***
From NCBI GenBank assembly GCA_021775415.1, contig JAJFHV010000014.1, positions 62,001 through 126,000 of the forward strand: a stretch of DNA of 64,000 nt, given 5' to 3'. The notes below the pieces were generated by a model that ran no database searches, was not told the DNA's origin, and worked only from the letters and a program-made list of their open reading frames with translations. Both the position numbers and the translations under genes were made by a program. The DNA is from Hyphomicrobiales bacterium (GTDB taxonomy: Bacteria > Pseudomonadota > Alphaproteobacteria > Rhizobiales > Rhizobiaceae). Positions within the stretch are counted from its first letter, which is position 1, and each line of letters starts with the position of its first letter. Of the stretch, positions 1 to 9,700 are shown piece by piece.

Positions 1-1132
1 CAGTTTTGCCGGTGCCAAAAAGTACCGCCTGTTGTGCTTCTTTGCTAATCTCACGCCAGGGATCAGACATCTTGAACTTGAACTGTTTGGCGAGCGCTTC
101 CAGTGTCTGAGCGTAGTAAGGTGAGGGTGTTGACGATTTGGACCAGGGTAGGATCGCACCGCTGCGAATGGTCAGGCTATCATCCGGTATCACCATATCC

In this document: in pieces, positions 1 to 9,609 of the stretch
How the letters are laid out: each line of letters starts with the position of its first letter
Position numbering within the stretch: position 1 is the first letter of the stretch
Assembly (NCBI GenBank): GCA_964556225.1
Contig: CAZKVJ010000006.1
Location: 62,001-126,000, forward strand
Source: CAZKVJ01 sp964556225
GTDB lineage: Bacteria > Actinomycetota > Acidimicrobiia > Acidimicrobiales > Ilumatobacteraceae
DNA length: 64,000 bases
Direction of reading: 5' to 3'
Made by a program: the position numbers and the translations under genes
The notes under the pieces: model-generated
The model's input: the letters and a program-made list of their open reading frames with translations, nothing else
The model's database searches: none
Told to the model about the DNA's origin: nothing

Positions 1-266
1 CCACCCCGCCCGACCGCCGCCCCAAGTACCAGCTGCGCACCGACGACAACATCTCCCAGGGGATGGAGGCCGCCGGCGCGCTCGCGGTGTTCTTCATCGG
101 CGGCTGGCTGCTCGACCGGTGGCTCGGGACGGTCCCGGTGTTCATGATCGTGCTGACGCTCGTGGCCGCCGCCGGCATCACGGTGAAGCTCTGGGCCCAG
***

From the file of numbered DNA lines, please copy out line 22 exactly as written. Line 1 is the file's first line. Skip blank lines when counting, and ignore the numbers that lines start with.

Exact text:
101 CGGCTGGCTGCTCGACCGGTGGCTCGGGACGGTCCCGGTGTTCATGATCGTGCTGACGCTCGTGGCCGCCGCCGGCATCACGGTGAAGCTCTGGGCCCAG